OMV starts production in Iraqi Kurdistan.
OMV starts to pump oil in Kurdish area of Iraq
OMV, the Austrian oil company part-owned by Abu Dhabi, has started pumping oil in the Kurdish region of Iraq.
Production of a test well at the Bina Bawi field in the autonomous region has begun at an initial 5,000 barrels per day (bpd), the company announced yesterday.
"OMV sees the Kurdistan region of Iraq as an important area for growth," said Jaap Huijskes, the member of the board responsible for exploration and production. "The progress of the development of Bina Bawi [is an] important milestone to further expand our business in this region."
Output at the field is expected to double to 10,000 bpd once a further two wells become operational, the company said. It will submit a detailed field development plan to the Kurdish Regional Government (KRG) in the third quarter of this year.
OMV shares production rights to the Bina Bawi field with Genel Energy and the KRG. OMV already produces natural gas in Kurdish Iraq as part of a joint venture that includes the Sharjah-based Dana Gas.
Abu Dhabi's International Petroleum Investment Company (Ipic), a government controlled investor, holds a 24.9 per cent stake in OMV. The Austrian company's ties with the emirate are strengthened by a joint investment with Ipic in the chemicals company Borealis. Together with the Abu Dhabi National Oil Company (Adnoc), Borealis operates the Borouge polymers producer in Ruwais.
The KRG is regarded as one of the last oil frontier regions. Initially the preserve of smaller players such as OMV and Genel, the region's vast and relatively easily extractable oil reserves have prompted a string of oil majors to secure acreage in Kurdish Iraq.
But the region's promise of easy oil is diminished by a long-standing dispute between the KRG in Erbil and Iraq's central government, and Baghdad has withheld the bulk of payments owed to international oil companies in Iraq's Kurdish region as a result.
The central government opposes an independent Kurdish oil policy, and considers production deals with Erbil illegal. It has blacklisted the companies active in Kurdish Iraq from tender rounds elsewhere in Iraq.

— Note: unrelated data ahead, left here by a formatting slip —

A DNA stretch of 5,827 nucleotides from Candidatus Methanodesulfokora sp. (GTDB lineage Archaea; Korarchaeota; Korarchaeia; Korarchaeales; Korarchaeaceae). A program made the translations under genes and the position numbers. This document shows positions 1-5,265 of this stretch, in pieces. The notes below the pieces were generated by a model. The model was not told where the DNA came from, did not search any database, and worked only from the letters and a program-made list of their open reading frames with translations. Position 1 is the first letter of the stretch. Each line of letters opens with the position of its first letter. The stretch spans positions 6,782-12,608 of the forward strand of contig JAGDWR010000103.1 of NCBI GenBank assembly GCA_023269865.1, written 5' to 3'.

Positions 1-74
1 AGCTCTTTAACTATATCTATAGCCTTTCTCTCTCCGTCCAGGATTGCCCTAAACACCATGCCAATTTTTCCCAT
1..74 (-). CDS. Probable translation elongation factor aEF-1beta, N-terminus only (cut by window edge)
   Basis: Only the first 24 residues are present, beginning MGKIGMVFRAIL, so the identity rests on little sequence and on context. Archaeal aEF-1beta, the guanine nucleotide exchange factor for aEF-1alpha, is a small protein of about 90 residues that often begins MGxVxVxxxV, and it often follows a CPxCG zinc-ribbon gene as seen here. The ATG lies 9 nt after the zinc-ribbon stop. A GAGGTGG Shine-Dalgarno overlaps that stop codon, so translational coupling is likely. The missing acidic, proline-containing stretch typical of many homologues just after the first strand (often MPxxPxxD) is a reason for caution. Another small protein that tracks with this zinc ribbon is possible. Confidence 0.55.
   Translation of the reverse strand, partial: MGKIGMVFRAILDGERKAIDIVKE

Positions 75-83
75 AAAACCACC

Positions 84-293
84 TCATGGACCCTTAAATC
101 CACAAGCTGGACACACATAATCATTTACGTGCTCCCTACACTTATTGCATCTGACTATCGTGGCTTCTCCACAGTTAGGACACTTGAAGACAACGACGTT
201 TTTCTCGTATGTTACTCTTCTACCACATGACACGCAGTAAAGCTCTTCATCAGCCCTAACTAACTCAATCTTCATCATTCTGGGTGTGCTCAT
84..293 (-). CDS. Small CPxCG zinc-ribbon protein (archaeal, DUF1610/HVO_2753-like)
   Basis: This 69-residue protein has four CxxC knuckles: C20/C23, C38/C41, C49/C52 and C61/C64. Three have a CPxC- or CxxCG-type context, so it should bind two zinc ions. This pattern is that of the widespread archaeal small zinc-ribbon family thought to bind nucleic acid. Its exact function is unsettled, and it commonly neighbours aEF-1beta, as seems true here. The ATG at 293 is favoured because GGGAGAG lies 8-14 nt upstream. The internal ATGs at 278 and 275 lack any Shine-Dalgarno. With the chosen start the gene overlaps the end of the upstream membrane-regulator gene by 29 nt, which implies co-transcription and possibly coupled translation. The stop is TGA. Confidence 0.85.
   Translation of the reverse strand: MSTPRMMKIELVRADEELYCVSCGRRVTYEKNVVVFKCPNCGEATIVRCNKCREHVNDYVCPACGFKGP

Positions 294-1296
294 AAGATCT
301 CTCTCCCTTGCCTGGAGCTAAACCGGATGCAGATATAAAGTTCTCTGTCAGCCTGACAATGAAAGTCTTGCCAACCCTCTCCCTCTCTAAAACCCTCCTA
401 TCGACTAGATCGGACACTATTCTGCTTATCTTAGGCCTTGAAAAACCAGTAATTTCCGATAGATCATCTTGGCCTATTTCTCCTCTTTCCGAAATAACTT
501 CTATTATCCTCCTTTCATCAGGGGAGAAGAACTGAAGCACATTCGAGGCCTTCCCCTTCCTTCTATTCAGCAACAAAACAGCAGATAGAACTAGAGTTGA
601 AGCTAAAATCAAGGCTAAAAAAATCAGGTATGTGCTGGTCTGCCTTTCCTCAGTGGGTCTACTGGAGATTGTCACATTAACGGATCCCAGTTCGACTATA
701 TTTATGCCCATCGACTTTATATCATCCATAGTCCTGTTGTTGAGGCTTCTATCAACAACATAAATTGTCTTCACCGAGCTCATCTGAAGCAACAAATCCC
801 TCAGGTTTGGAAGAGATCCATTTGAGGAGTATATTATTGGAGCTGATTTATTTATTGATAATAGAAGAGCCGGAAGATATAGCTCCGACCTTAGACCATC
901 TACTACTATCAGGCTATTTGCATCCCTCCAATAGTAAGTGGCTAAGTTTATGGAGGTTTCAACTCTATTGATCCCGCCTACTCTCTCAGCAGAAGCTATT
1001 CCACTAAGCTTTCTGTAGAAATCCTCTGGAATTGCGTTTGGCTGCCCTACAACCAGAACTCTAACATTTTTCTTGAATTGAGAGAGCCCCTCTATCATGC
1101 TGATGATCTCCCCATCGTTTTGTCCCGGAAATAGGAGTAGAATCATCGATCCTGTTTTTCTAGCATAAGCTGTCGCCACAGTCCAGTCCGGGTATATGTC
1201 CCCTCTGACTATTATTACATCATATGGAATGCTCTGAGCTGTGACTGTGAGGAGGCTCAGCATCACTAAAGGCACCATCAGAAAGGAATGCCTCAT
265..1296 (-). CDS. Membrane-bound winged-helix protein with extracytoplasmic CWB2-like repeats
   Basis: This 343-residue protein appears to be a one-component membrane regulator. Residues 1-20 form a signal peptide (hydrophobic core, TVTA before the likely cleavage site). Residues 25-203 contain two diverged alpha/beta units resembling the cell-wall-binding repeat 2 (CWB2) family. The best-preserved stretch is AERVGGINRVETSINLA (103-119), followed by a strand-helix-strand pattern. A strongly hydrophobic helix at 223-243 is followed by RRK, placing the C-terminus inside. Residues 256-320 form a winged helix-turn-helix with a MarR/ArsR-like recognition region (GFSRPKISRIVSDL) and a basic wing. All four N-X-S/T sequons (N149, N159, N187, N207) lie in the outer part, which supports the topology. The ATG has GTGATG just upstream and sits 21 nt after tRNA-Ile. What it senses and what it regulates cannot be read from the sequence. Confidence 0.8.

The stand-off could force a Kurdish climbdown, which would leave contracts signed with Erbil invalid. In spite of this risk, the oil majors ExxonMobil, Chevron and Total have stuck deal with the Kurds, risking expulsion from projects in southern Iraq's super major fields.
The technical service agreements offered by Baghdad have brought international oil companies little financial reward, and a revision of national production targets further diminish their appeal.
The KRG is currently working on an energy deal with Turkey that would lead to oil and gas pipelines that would allow the Kurds to export independently of Iraq's export infrastructure, so safeguarding the position of producers in the region.
The Turkish energy minister Taner Yildiz told Reuters yesterday that Turkey would play an active role in any arrangement in Iraq under which crude oil export revenues were shared between the central government and the northern Iraqi Kurdistan region.
"There is nothing on this issue that would unsettle the Iraqi central government," Mr Yildiz said. "Turkey would play an active role in giving the 17 per cent to northern Iraq and 83 per cent to the Iraqi central government."
OMV's share price rose by as much as 1.31 per cent on yesterday's announcement. The company's fortunes were boosted last year by resurgent production in Libya, as the energy sector in the country recovered from the civil war faster than expected. Full-year revenues rose by a quarter to €42.6 billion (Dh200.57bn) as overall production increased by 5 per cent.
The company aims to shed €1bn in refining and chemicals assets and focus on upstream activity including a newly acquired gasfield in Norway.
Ipic has no plans to raise its stake in the company, OMV's chief executive Gerhard Roiss told the press last July.